Directed by Vittorio De Sica and released in it’s home country of Italy in 1952.
Umberto D. is essentially a story about a man trying to come up with the money to pay his rent, but by the end of the film it becomes a film about an old man and his dog trying to make the most out of life.
The film is a brilliant character drama with an absolutely fantastic lead performance from Carlo Battisti as the titular character. Coincidentally, this was his first and last film and like quite a few of the other cast members, he was not an established actor at all. Another great performance in the film comes from a young lady named Maria – whom Umberto befriends – she is expecting but isn’t sure of the father.
There are some greatly explored themes of fatherhood and the relationship between man and animal and it touches upon other themes of health and how the general public looks after or doesn’t look after the elderly. The final scenes with Umberto and his dog feature some great single shots including one of Umberto backing away slowly as he’s trying to leave the country but can’t find anyone to take his dog. There’a also another where he attempts to put him in front of a fast moving train but bails at the last minute having a near death encounter himself and then the beautiful final shot of the two of them walking into the distance gleefully playing with each other.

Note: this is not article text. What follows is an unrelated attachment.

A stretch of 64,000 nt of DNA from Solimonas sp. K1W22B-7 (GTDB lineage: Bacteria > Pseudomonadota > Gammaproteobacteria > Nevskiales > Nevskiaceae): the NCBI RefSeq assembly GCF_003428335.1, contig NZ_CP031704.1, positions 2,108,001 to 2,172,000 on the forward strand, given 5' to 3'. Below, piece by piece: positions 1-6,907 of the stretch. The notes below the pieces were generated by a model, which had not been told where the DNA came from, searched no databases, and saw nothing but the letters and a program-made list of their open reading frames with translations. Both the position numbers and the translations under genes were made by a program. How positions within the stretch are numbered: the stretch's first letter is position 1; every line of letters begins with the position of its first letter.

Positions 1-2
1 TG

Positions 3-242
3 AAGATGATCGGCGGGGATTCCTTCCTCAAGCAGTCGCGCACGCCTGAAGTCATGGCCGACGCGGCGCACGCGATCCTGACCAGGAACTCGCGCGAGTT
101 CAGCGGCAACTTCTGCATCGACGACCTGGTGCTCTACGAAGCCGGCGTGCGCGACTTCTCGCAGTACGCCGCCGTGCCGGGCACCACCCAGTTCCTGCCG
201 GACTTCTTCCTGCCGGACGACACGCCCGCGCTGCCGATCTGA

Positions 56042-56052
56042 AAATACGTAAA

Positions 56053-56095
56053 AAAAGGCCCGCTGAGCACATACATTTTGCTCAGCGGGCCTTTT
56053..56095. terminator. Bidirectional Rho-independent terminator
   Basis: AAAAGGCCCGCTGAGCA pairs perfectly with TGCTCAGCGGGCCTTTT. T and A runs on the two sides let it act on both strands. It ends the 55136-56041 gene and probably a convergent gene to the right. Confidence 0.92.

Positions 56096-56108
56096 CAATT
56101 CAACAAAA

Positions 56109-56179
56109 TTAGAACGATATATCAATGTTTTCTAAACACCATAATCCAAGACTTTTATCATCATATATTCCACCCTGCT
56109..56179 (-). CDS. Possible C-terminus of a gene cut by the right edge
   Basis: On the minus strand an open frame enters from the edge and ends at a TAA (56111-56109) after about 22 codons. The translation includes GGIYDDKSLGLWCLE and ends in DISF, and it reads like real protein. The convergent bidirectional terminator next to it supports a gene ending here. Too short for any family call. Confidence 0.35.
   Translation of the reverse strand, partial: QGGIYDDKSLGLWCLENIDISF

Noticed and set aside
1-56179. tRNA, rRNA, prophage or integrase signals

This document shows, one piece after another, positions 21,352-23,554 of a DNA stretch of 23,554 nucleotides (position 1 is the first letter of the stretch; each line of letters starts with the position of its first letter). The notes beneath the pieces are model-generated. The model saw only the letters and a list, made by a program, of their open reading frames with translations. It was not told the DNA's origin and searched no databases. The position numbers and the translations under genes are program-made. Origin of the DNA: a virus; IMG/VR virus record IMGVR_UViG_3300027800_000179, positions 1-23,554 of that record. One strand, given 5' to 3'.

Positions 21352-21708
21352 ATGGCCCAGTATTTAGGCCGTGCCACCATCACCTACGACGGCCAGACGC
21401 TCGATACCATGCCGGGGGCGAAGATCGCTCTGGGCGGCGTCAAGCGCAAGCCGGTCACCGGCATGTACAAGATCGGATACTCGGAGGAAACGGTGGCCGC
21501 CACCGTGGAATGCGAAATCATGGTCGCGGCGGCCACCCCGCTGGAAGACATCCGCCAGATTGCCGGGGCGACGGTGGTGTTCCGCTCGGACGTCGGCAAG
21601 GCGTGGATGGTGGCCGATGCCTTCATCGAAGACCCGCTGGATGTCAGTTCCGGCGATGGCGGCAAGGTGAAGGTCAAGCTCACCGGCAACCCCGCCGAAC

I really felt a connection to the main character here and felt a nice resolution with him at the end of the piece.